Tate Collective x Joceline Howe: Shape Studio

This December's Late at Tate was dynamic, exciting and impressively loud! Working alongside artist Joceline Howe, Tate Collective decided to focus on an intriguing and slightly ambiguous artist, Marlow Moss, for our event on the night.

Marlow Moss is another great artist so many of us had never heard of … or at least I, admittedly, hadn’t. Tate’s current display hopes to change that, with a delicate and focused display of her characteristic Abstract paintings and Constructivist sculptures.

Moss was definitely going against the grain in the mid 1920s when she changed her name from Marjorie to Marlow, chopped her hair into a mannish crew cut and began wearing a man’s blazer and cravat. At a time where many women still couldn’t get the vote and gendered conformity was expected, Moss was a daringly obvious and proud lesbian artist.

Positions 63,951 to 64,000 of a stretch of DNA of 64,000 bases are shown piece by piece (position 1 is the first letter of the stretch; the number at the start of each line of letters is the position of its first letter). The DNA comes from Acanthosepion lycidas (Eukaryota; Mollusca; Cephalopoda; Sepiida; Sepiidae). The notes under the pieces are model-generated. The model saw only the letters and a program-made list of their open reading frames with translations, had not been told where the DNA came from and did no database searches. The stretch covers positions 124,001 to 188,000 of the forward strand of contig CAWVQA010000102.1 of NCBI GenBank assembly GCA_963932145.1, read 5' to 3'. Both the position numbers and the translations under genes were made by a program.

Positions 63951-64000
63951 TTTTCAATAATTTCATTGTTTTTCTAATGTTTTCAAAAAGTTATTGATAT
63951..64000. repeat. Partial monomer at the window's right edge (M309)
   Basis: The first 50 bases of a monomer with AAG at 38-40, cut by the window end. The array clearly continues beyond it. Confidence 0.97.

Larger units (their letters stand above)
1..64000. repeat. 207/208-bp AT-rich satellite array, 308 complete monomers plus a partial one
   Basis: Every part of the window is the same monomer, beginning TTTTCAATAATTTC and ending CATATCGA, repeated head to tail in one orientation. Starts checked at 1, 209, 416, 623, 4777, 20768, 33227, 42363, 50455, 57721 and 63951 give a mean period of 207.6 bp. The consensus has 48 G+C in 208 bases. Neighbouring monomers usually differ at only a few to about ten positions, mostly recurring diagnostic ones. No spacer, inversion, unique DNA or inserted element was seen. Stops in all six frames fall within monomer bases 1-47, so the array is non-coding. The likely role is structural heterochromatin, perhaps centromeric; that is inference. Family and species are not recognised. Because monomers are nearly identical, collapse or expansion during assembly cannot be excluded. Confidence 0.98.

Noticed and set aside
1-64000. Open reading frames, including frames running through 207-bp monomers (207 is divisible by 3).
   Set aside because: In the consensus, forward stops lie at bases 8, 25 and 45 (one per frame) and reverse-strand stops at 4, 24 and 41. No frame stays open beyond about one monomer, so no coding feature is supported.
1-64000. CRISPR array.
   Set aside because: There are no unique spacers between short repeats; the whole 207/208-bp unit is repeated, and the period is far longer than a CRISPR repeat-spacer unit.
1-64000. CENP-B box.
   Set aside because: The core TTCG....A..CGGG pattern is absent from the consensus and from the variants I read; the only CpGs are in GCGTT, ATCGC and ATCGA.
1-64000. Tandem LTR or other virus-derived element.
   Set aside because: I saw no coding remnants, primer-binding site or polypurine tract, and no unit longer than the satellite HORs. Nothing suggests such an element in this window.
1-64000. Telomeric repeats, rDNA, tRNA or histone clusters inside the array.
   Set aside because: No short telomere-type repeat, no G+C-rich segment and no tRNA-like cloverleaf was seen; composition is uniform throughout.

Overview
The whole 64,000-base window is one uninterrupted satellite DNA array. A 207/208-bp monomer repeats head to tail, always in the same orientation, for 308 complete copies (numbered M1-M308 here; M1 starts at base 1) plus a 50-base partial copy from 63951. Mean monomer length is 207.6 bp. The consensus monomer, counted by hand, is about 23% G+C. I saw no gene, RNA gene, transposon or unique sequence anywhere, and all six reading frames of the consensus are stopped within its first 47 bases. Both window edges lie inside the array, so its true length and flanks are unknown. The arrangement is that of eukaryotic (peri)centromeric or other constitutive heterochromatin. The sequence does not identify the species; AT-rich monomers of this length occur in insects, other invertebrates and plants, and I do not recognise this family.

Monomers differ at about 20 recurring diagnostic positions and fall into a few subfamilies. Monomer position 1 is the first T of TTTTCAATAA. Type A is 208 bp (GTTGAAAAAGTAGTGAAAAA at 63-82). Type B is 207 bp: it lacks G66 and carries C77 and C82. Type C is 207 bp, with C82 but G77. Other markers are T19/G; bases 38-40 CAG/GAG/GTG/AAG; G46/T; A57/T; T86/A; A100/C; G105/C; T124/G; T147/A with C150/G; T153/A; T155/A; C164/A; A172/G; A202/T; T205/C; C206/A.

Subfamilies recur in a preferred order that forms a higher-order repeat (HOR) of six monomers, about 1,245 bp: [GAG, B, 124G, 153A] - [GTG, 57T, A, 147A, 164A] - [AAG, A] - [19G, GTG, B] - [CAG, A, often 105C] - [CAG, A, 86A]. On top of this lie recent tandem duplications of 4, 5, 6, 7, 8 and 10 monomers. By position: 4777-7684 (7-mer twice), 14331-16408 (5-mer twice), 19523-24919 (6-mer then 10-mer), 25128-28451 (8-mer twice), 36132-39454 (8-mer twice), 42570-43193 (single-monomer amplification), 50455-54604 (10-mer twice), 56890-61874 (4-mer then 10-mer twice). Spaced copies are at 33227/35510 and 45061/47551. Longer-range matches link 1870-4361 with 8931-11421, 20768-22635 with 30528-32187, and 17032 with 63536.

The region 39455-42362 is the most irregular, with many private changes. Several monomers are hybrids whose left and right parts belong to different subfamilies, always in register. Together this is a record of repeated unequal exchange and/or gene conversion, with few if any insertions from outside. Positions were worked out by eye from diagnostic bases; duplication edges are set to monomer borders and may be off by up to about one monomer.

Living and travelling between London, Cornwall, Paris and Amsterdam, Moss was very much engaged in the International Constructivist movement. She had met Mondrian during her travels to Paris, where she exhibited frequently, and his influence is unmistakable; the same geometric criss-cross grids and black painted shapes float on pure, white backgrounds.

So, back to the entertaining bit ... we'd decided our main aim for the night was that all participants had a heap of fun, as well as the chance to discover and respond to the work of Marlow Moss and bring Constructivist geometry to life ... so a Shape Studio seemed the perfect place!

Drawing directly on the paintings and sculptures of Marlow Moss we isolated block-coloured geometric shapes and constructed them in cardboard covered in bright fabrics. We invited visitors to get creative at our Shape Studio in Tate Britain's South Duveens, placed against a white backdrop individuals, friends and families arranged themselves and their shapes to create an individual Marlow Moss inspired image and all captured by artist Nicky Giraffe.